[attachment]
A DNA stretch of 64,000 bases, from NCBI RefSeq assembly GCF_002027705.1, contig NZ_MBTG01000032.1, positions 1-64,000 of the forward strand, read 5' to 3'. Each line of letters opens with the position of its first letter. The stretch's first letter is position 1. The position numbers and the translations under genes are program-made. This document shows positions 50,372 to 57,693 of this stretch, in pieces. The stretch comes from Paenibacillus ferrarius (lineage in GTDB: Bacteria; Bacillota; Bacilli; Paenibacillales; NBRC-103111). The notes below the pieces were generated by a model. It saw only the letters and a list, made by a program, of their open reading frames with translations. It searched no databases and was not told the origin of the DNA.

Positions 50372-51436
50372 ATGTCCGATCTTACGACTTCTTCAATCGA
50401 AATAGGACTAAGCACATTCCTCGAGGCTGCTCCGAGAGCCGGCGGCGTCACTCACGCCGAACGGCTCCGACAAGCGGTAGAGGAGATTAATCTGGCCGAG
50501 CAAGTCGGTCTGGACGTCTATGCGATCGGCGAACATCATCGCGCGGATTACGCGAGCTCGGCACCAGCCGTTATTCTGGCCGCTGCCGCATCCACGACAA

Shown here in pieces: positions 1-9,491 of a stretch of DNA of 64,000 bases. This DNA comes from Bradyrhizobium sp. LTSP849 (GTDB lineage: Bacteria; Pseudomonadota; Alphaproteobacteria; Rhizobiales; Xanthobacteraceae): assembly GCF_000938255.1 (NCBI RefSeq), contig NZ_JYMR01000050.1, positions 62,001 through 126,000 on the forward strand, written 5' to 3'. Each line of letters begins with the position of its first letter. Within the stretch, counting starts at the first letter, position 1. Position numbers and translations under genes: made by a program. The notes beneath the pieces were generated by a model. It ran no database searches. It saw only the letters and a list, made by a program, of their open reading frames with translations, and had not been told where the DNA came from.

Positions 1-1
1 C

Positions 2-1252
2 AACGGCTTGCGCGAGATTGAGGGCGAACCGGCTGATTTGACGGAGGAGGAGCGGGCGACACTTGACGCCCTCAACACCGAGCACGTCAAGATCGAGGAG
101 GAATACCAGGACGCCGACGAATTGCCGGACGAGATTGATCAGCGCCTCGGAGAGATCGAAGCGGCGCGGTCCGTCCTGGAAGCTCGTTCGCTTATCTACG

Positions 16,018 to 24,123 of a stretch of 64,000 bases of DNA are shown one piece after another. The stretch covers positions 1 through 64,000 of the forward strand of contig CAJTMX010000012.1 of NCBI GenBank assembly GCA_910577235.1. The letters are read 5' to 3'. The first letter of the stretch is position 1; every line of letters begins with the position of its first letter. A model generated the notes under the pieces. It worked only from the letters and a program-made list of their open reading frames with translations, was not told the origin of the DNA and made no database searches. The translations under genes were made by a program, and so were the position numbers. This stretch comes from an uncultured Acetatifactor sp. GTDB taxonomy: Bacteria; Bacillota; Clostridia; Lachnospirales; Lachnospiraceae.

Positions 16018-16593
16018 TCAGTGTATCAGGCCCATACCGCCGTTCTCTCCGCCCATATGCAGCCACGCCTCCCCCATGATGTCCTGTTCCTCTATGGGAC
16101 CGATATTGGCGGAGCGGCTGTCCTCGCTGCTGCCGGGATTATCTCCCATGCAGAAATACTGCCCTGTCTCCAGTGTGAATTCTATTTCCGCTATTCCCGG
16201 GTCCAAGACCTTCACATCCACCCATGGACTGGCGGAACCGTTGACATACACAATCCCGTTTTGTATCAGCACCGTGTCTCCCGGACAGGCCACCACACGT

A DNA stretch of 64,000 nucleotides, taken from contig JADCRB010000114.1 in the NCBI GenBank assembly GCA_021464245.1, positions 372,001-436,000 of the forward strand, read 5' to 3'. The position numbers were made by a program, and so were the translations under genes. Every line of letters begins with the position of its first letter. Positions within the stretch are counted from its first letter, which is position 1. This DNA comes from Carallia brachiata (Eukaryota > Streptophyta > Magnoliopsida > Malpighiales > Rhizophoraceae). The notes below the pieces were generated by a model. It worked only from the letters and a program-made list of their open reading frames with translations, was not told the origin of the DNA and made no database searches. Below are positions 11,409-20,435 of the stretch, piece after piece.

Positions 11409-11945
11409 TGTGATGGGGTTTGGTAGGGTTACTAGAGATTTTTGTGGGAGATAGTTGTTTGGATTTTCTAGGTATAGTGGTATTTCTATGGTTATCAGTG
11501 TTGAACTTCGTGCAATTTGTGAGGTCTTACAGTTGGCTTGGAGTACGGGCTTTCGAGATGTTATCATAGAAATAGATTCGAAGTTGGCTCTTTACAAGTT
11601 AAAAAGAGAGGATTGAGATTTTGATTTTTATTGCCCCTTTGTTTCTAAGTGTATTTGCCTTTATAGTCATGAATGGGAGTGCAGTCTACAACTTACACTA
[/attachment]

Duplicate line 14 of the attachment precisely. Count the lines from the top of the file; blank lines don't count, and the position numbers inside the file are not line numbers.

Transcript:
16018 TCAGTGTATCAGGCCCATACCGCCGTTCTCTCCGCCCATATGCAGCCACGCCTCCCCCATGATGTCCTGTTCCTCTATGGGAC